Female Warrior Leather Armor

Armor for the softer sex

Two weeks before the rennaisance festival my wife decided she wanted to be a warrior this year... Well, we got to work right away. The hardest thing was planning this costume, putting it together was not that difficult.

I knew I wanted to do a layered look with leather atop leather, and I wanted the armor to atleast look muscular, however I was unsure how to handle the various curves. I decided to emulate an orange peel. If you cut an orange into wedges you can lay each wedge flat, but also curve it and put it up against another wedge to form a half circle. This is how I made the breast armor. I decided to run a strip of leather through the center of the breasts horizontally for a couple reasons. 1. it made the attachment of the two wedges easier, and 2. it allowed me a central support to pull on when I fastened the strap in back. It worked out well and I recommend this approach.

The breast armor was thicker veg tan, 6 oz maybe, because I had some of that available and it needed to be stiff to offer support (and to stay in position). The rest was very thin vegtan, 2 or 3 oz. We used a thick pigskin split for the cape, it was 6 oz I think so it fell pretty straight down her back, it didn't wave in the wind very much. The helm was made using a variation on the "quick hat/helm" project on this site and the black parts were 6 oz veg tan, the red parts were 2-3oz veg tan. Standard dyes were used, the cross on the cape was made with black dye, not paint or ink. The black suede of the skirt was a thin suede so it did wave around quite a bit. The red under-skirt was of the same material as the cape, so it also didn't blow around or up. We wanted it to be kinda risque so we left her legs mostly bare and then made those thigh guards which simply attached to the belt via belt loops. They worked very well. The cape attached to the shoulder armor via the spikes. The spikes were standard screw-in leather spikes and we could unscrew them to remove or attach the cape. The back of the torso armor was laced up. The mid-breast strip went back by itself and was laced, and then there were two more wider leather strips pulling the stomach area of the torso armor back. We wanted the stitching to be visible and so we used a loop stitch for almost everything.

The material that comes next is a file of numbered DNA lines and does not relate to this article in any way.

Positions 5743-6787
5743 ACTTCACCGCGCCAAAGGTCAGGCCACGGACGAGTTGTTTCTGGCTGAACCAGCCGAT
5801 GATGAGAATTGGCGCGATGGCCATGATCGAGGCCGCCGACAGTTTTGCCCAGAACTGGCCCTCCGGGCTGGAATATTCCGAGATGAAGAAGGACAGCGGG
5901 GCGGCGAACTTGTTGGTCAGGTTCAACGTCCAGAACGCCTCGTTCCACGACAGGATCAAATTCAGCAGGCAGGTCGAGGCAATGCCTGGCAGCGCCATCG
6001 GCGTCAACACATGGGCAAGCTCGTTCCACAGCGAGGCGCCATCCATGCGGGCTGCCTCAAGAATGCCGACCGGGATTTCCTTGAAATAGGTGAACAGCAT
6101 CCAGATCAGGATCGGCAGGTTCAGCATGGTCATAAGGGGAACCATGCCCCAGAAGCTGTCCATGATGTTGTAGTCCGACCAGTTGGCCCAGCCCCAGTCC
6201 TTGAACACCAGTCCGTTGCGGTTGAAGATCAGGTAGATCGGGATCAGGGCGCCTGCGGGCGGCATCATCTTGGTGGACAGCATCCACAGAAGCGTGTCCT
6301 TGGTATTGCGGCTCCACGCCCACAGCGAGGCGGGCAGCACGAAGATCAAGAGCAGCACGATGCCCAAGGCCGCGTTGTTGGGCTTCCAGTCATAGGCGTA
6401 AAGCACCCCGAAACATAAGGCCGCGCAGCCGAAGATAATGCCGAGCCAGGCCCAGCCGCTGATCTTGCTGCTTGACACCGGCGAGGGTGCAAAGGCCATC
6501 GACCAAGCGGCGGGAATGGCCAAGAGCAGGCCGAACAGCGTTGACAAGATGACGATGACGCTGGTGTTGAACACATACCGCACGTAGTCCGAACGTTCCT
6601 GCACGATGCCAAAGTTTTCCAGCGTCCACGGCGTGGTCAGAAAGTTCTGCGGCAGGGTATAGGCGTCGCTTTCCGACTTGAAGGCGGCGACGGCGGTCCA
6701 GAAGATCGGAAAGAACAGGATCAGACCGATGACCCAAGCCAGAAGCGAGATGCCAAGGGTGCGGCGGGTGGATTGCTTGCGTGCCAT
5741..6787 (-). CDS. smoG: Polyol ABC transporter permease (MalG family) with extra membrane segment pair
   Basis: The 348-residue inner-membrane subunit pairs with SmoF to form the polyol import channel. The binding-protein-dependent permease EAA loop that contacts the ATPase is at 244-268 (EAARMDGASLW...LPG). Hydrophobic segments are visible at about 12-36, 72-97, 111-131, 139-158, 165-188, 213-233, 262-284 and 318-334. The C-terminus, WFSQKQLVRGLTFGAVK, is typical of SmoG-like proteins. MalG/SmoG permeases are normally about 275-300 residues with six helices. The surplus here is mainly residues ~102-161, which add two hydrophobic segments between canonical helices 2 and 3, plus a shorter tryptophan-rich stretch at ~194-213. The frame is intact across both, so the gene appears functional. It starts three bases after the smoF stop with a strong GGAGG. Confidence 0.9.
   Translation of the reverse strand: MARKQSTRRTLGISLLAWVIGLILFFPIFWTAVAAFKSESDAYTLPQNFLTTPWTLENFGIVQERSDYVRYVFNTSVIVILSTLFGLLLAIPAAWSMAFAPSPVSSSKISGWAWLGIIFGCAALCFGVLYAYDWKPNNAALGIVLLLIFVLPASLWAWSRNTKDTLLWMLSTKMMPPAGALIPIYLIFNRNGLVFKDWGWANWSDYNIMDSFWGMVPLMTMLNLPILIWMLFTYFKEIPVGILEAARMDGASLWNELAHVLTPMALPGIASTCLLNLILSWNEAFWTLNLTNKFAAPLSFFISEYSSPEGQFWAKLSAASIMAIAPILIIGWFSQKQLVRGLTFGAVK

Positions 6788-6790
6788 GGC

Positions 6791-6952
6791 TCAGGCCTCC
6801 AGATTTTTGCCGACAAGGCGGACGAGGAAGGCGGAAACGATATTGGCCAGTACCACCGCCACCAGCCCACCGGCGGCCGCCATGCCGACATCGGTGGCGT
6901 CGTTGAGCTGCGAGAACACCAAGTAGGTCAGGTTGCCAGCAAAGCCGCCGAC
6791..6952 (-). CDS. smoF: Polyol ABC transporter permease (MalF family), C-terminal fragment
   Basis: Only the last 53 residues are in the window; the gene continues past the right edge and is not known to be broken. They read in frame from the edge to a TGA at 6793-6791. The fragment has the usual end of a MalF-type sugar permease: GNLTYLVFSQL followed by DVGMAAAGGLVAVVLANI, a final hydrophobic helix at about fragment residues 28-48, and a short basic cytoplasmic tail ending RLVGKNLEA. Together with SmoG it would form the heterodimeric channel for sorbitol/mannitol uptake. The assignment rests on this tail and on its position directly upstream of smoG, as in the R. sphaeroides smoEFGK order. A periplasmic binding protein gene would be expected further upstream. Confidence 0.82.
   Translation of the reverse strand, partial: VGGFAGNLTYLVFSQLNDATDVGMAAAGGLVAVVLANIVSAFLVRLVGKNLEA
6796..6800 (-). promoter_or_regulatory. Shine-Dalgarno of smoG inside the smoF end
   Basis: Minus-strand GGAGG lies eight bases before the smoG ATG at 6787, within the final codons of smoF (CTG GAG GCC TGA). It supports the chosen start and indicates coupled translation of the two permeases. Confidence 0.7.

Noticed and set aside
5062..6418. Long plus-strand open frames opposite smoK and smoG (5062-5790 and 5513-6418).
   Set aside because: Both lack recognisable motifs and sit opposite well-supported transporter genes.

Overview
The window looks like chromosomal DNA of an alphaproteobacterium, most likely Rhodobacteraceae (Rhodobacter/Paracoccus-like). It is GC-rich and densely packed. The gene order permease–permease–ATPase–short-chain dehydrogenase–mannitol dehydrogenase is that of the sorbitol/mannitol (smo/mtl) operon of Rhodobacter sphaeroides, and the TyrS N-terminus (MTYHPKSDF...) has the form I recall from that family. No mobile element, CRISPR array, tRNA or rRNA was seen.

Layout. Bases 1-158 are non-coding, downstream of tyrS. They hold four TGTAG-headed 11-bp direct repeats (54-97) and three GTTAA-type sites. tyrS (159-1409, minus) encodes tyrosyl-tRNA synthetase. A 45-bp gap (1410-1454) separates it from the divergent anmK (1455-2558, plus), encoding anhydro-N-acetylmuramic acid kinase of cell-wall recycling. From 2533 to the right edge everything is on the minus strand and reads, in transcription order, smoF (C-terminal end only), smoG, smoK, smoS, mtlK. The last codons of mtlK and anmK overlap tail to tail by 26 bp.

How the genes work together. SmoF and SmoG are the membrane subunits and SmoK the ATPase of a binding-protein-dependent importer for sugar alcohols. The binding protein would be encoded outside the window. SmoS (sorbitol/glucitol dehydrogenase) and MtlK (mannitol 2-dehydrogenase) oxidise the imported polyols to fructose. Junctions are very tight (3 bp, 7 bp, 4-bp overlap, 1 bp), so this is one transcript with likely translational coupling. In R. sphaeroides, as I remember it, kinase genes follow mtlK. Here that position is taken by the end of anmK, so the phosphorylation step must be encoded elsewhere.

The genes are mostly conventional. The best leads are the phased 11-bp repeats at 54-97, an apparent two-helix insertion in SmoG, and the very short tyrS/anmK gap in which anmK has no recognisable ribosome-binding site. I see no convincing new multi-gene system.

We added many accessories to the armor. The matching wrist guards were made by simply creating appropriately sized leather shapes and adding lacing holes and a little decoration. The pouches were made with left over scrap and match as well. The boots we could have made but we didn't have time so we looked for a simple red pair (eventually finding one at Payless for $12) which we then stiched black suede scrap to the top of.

We went through 2 and a half bottles of red dye with this project, so if you're using a color plan ahead.

This article was written by Staff Writer.